Brendan McCarron is head of maturing whisky stocks for The Glenmorangie Company and was responsible for creating Ardbeg’s latest release, the 19 Years Old Traigh Bhan (Singing Sands). He is based in Edinburgh and reports to director of distilling and whisky creation Dr Bill Lumsden, dividing his time between the Glenmorangie and Ardbeg single malts.
“I have a strong connection to Ardbeg because I lived on Islay for three years,” says McCarron. “I was manager of Port Ellen Maltings, and Caol Ila and Lagavulin distilleries for Diageo. I made the heavily-peated malt that we sold to Ardbeg. I’ve been working with Ardbeg for five years, so I like to think I’ve been helping to make it for eight years now.”
I’d go back and live there in a heartbeat if it was practical to do so. Every time I go over to Ardbeg my wife worries that I’m going to buy a house while I’m there
A native of Coatbridge near Glasgow, McCarron studied chemical engineering at the University of Strathclyde, going on to work for GlaxoSmithKline plc before joining Diageo’s graduate scheme.
Ultimately, McCarron found himself manager of Oban distillery at the age of 28, before moving to Islay. “I knew I would love the job,” he says, “but wasn’t at all sure about how I’d cope with island life. But I loved it. I’d go back and live there in a heartbeat if it was practical to do so. Every time I go over to Ardbeg my wife worries that I’m going to buy a house while I’m there!”
While with Diageo, he was ‘head-hunted’ by Glenmorangie, and as he explains, “When I joined Glenmorangie, they wrote a new job spec for me, they created a new role. Head of maturing whisky stocks. If all goes well, I will be the next director of whisky creation, but I’m certainly in no rush. The longer Bill is there, the more likely I am to be a success, the longer he’s there, the smoother the transition.”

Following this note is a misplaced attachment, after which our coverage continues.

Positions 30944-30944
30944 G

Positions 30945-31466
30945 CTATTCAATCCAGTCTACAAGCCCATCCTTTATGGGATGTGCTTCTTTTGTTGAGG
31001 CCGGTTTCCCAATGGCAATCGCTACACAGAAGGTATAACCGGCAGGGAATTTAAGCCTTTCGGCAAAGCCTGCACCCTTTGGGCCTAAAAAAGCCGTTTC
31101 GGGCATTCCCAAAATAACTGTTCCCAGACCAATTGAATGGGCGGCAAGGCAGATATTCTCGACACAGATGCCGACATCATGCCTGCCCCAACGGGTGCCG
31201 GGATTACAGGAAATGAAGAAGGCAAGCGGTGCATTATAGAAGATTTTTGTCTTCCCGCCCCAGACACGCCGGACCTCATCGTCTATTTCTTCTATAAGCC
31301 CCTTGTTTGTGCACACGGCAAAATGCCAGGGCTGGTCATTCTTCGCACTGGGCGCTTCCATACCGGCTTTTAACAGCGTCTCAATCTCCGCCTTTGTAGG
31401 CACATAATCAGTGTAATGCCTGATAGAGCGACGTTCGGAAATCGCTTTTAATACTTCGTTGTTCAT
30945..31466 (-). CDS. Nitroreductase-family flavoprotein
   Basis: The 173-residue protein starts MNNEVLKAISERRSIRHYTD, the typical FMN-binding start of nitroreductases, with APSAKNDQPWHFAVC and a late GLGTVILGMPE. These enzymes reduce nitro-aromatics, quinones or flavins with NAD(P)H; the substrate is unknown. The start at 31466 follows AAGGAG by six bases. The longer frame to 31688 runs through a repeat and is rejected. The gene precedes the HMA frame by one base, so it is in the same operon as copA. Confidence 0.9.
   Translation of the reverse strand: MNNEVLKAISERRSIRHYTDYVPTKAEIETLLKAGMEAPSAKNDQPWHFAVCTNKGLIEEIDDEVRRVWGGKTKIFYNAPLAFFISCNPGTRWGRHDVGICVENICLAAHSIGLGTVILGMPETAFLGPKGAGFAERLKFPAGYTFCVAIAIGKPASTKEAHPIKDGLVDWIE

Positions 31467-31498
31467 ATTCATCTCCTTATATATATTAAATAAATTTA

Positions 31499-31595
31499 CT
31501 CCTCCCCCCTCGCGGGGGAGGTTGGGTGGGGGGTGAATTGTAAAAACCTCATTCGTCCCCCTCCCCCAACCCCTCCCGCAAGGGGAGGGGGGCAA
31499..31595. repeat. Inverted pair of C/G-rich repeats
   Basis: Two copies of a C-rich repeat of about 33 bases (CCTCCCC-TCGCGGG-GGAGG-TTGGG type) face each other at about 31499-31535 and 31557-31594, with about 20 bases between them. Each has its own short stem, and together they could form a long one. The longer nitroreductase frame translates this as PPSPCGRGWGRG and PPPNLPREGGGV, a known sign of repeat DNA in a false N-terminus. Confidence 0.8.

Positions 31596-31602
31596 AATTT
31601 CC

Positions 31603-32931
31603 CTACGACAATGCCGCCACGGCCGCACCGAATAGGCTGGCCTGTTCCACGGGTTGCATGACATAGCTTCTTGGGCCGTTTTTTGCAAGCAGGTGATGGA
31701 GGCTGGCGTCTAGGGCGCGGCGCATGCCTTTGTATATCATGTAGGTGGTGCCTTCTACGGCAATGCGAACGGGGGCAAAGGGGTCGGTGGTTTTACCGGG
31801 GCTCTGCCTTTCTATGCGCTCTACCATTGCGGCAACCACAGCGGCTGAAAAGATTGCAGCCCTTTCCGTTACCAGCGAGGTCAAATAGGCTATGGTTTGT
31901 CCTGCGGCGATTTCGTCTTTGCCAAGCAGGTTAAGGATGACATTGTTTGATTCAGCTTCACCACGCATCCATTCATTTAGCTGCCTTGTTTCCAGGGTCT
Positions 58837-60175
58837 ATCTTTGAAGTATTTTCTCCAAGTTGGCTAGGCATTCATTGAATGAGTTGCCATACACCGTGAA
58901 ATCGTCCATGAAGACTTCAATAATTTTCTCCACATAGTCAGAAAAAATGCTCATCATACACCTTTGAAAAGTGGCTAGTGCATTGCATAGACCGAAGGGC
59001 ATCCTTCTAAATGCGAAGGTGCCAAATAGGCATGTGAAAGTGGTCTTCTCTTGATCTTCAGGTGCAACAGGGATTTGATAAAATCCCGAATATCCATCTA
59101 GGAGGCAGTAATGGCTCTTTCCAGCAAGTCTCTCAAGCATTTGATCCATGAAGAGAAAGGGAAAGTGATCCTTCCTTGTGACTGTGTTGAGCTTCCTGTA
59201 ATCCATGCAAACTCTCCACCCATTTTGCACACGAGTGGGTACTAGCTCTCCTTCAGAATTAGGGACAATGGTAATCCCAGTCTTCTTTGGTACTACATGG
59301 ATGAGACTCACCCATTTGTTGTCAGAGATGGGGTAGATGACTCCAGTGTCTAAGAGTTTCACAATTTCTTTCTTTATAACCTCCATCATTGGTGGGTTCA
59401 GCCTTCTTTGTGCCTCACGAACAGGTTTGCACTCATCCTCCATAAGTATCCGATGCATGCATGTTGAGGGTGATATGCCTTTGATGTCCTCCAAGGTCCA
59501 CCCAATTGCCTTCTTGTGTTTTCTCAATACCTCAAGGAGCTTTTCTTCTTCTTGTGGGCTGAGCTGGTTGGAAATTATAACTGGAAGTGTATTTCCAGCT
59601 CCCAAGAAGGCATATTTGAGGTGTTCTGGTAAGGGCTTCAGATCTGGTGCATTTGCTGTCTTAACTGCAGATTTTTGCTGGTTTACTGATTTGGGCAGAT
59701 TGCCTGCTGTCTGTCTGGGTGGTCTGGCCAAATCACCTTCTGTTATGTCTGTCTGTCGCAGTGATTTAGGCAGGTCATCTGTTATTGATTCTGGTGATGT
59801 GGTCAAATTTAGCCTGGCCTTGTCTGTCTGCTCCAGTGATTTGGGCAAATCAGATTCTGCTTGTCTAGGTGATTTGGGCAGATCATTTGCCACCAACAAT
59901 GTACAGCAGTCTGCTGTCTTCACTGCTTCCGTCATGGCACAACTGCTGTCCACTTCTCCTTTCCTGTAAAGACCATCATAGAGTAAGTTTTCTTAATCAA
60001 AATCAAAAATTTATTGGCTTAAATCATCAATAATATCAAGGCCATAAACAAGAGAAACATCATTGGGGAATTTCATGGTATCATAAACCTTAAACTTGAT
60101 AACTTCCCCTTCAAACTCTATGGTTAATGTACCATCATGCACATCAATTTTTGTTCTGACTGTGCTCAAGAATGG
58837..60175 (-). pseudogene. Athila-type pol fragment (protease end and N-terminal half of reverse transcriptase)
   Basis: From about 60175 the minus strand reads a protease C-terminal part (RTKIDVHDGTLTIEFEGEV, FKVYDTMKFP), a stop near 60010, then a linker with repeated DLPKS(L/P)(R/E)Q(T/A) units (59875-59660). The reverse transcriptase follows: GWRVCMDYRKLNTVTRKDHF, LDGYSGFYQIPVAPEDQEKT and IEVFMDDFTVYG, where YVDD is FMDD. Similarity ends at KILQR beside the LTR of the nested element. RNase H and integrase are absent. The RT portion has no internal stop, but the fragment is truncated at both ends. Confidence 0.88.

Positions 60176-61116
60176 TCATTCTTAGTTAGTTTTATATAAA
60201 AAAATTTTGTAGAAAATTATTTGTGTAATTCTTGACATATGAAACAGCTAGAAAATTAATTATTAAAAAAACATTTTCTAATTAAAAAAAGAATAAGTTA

Explaining his role, McCarron says that “I help produce distillation plans for the two distilleries, and I nose, taste and approve every batch. I write tasting notes, and Bill gives me projects like the 19 Years Old. I do eight or 10 weeks a year in an ambassadorial role, and work on our Bourbon brand Woodinville in Seattle. It’s small, but spectacular.
Sixty per cent is similar to Ardbeg 10 and I added 15 per cent from PX sherry casks, and to keep the smoke in, I used a lot of virgin oak. That balances the sweetness of the PX
“Bill and I have similar thought processes regarding what makes great whisky. We’re both into the importance of age, without it being an obsession. I make seven or eight trips a year to Islay for a few days each time. When I’m there I might do production trials, for example we’ve been trialling a new high protein barley, so I’ve been looking at how we should process it. Do we run the mash tun warmer, go for higher gravity fermentations, longer fermentations, or whatever?”
Prior to being entrusted with developing Ardbeg 19 Years Old, McCarron was tasked with the creation of An Oa. He notes that “It was one of the first projects ‘Dr Bill’ gave me, and I put my heart and soul into it. Bill asked for something smokier and sweeter than Ardbeg 10.